Introduction: Extending Hall Table
This table is made using inexpensive pine from my local hardware store. The original idea came from a TV show here in Australia called 'Better Homes and Gardens'. I've attached the original build guide which contains extra information. You can find the original article here:
Step 1: Cut Timber to Length
In step one you’ll cut all the pieces to length. You'll need the following pieces:
4 x 700mm x 42mm x 42mm
8 x 250mm x 42mm x 42mm
1 x 400mm x 42mm x 42mm
2 x 285mm x 1200mm x 19mm
These sizes can be purchased at most hardware stores and can be changed to suit your design.
The cuts can be done with a handsaw, circular saw, or mitre saw. If you can use a stop block to ensure all the legs and rails are the same length that going to help too.
Start by cutting the 4 legs, then move onto the 8 rails, then the single cross rail.
Step 2: Cut Half Lap Joins
In step 2 you’ll cut the half lap joins. These are a strong yet simple joins. If you’re using a circular saw spend some time dialing in the depth. Once you have it setup you’ll make all the cuts on the same setting.
Start with the legs and line all of them up to get cut at one time. This will speed up the process but also give your saw more surface area to rest on.
Make a sequence of cuts, roughly 5mm apart, then knock them out using a mallet.
An easy way to clean up the surface is to run a circular saw back and forth sideways. Make sure to wear eye protection for this cut because chips tend to fly everywhere when you do this.
Once the legs are done move onto the rails. Pay attention to the drawing here because the cuts aren’t the same at the end of each rail.
Step 3: Assembling the Legs
Begin step 3 by marking each half lap join so when you go back and fine tune them with a chisel you know which belongs to what.
I found it easiest to glue each join as I finished with it. Spread the glue in the join before clamping. I’ve always used my finger because I always have one on hand, but you can use a brush. Use a single clamp to hold it in place while the glue dries and make sure they dry at a 90 degree angle. You can check this with a speed square.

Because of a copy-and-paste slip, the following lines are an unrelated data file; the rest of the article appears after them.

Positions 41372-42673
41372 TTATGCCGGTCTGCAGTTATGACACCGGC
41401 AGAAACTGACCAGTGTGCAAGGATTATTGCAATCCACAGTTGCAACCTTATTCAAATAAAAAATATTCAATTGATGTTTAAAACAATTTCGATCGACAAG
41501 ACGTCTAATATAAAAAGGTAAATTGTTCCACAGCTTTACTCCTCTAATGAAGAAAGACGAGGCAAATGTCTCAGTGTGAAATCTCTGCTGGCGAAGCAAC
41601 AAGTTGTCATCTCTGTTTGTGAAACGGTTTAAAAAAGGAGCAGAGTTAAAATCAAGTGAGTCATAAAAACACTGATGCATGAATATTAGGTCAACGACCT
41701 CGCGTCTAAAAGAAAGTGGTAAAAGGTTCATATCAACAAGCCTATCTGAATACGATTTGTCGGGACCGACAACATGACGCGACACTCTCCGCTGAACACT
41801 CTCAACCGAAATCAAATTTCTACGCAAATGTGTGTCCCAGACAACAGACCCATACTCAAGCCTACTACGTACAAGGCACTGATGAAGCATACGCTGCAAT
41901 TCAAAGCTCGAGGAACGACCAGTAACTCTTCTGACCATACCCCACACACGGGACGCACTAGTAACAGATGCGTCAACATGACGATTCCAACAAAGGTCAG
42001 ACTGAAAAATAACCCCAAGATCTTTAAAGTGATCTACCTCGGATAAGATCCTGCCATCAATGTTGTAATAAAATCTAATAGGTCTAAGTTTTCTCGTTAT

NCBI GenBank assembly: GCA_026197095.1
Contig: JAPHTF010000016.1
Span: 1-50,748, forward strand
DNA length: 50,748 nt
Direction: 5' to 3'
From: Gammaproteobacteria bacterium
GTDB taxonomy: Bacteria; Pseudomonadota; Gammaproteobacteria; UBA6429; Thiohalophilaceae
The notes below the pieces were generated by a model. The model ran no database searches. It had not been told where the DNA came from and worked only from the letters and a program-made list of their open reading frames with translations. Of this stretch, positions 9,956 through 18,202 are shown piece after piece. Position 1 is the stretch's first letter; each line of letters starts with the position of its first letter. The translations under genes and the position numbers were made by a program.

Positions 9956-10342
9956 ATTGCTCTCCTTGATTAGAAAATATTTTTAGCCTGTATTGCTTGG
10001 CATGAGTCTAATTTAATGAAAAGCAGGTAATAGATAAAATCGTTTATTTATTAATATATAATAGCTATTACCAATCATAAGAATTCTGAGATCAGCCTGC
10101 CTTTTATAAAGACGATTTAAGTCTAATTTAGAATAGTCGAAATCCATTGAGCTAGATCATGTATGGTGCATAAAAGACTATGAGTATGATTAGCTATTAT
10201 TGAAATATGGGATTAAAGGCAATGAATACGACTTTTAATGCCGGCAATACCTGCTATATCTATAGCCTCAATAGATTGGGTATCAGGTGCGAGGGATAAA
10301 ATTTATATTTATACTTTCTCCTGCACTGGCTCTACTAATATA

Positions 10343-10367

Once the glue dries in each joint drill an 8mm hole and insert a dowel right through. Make sure to apply glue to the hole and dowel, because this spreads a the glue a lot better.
I’d suggest starting with the corner rails then add the legs to them.
Step 4: Assembling the Tabletop
In step 4 we assemble the table top. This is made up of 2 pieces of timber with the same measurements. I used 2 285 millimetre wide boards, but you could also use a laminated top.
Line them up with each other along the long edge and clamp them together using a few clamps. You want both boards as tight together as possible.
Then attach your hinges. I used a router to mortise mine but you could also use a chisel. There’s lots of ways to attach hinges so I won’t go into that detail in this Instructable.
With the boards still clamped together pre drill holes for the hinges. I used a self entering bit, or a 'Vix bit', and this makes sure the hinge is centred exactly where you want it.
Now lie the table top down and cut to width. Generally a board is a little longer than it's described length so you can cut it back to an exact length. In this case cut the board to 1200mm. Keep the boards clamped so they are exactly the same length after the cut and if you’re using a circular saw make sure to apply some masking tape before cutting to avoid any blowout.
Then go ahead and dismantle the top.
Step 5: Finish and Final Assembly
In step 5 we’ll start by sanding all the pieces. Once that’s done you can apply a finish, or in my case, stain first and then finish. I used an oil based walnut stain, then applied 2 coats of polyurethane.
When everything has had a chance to dry we’ll start by attaching the 2 legs to the centre rail. Place all the pieces upside down on a flat surface and line them up against a straight edge. Once they’re in place clamp them down.
Now screw in the 2 strap hinges and then place the leg assembly on the bottom half of the table top and centre it against the back edge.
When you’re happy it all looks good screw the cross rail into the table top making sure the screws don’t go all the way through.
Now flip everything over and attach the hinges and top half of the table top.
You’ll also want to add 4 stop blocks, a pair for the closed position and and another pair for the open position. This makes it a lot easier changing the tables configuration.